Tuesday, April 19, 2011

Ma cuisine me manque

There's a "Seinfeld" episode where Kramer and Jerry make a bet about whether Kramer will, as he claims, install "levels" in his apartment. We never see what he means by this, because he of course never does it. He claims to have won the bet, however, because the levels could be done, even if they were not, in fact, done.

My experiences of cooking in the dorm are sort of like if Kramer had gone ahead and installed those levels, and in an even more complicated way then first anticipated.

With a small saucepan (no cover), a spatula, a small plate, a large plate, two forks, two knives, one sharp knife (a newish addition!), a small plastic cutting board, a strainer, a cereal bowl, two mugs, and an increasing number of glasses as things like mustard get finished, I've made lentil salads and steak, steamed artichokes and from-scratch tomato sauce. Poached eggs that fell apart, and poached eggs that didn't (trick seems to be removing the pot from the heat while you put the egg in). A wide variety of salads, and a wide variety of pasta dishes that involve putting said wide variety of salads on top of pasta and increasing the amount of cheese accordingly. I not only have no devices, but every time I want to prepare anything using heat, I have to manage to get whatever I need down the hall without dropping it, while managing also to lock my door and to open the kitchen door once the long walk is over.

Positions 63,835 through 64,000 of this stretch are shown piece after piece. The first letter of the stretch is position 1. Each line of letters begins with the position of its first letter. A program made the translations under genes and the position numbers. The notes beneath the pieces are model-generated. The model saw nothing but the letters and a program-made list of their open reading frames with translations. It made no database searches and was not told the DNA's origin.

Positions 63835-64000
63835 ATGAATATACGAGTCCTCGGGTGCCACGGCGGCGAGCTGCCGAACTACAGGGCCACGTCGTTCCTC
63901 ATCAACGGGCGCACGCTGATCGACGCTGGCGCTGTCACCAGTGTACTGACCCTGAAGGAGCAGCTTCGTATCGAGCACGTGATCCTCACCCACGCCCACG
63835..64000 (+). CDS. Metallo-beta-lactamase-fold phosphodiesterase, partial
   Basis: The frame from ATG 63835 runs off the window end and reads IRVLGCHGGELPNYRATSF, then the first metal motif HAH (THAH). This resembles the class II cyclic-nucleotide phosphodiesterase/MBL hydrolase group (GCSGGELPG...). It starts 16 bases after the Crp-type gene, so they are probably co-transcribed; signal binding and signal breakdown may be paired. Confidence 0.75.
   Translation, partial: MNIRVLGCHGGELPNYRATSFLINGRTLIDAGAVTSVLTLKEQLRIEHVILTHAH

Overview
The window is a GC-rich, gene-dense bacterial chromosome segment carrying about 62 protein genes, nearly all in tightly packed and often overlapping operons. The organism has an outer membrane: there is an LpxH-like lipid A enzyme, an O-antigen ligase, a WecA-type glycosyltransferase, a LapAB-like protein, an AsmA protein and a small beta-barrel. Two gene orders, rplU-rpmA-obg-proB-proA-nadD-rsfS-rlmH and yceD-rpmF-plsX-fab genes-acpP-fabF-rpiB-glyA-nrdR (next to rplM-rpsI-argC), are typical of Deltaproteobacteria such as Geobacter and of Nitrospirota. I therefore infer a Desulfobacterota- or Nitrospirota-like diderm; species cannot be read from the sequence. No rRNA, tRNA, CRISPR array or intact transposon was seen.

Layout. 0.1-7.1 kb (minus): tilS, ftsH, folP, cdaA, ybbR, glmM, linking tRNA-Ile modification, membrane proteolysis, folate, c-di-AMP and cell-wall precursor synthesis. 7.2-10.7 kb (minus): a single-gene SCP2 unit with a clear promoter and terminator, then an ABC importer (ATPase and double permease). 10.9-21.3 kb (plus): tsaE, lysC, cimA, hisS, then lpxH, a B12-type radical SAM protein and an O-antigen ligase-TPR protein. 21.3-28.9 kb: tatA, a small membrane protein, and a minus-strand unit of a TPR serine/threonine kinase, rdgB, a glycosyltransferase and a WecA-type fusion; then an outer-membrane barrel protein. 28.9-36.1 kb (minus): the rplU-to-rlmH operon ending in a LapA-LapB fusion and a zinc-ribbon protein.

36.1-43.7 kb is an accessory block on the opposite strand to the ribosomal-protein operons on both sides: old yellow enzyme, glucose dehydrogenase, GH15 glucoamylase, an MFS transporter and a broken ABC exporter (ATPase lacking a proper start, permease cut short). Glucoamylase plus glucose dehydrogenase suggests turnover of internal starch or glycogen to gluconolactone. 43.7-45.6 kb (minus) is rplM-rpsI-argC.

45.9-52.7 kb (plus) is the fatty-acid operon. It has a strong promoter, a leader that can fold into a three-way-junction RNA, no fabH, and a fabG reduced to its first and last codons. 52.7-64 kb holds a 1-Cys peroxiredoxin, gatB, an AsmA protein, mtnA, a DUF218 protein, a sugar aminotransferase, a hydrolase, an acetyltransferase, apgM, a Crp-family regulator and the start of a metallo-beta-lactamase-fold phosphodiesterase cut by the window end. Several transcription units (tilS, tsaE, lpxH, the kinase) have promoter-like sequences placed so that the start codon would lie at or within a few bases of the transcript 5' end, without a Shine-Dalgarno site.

When I first agreed to move into a dorm at the ancient age of 27, after having first taught myself to cook, then taught myself to cook decently well and with the help of a dishwasher, I assumed I'd be living off bread, cheese, fruit, pastry, and prewashed bags of arugula. Which wouldn't have been a tragedy, but my will to eat hot meals proved too strong. So off I go, dressed in such finery as an NYU t-shirt, Old Navy lounge pants, and a Uniqlo fleece, and a, uh, fancy feast is accomplished.

So it can be done. But I wouldn't say it should. I mean, I think I'm doing the right thing cooking, given that the alternatives - be hungry all the time, or spend all my money and then some on eating out. But I don't think it's especially noble or authentic or effective to cook in a bare-bones way. Give me a food processor and a dishwasher (or better yet, reunite me with the ones I have back home), and I can make a pizza.

Megan McArdle's story about non-cooks' kitchens is the latest installment of the genre of social commentary picking up on how the flashier the kitchen, the less committed the cook. The contrast of the grandmother who cooked with nothing (although no doubt more than I have going in the dorm) and the yuppie who uses her fancy stove as a closet extension (isn't this from "Sex and the City"?) is no doubt one we all have anecdotal evidence to back up, no doubt (and here the stats McArdle cites are helpful) evidence of a social phenomenon. So, while WWPD is all about having quibbles with articles, I don't really have any here.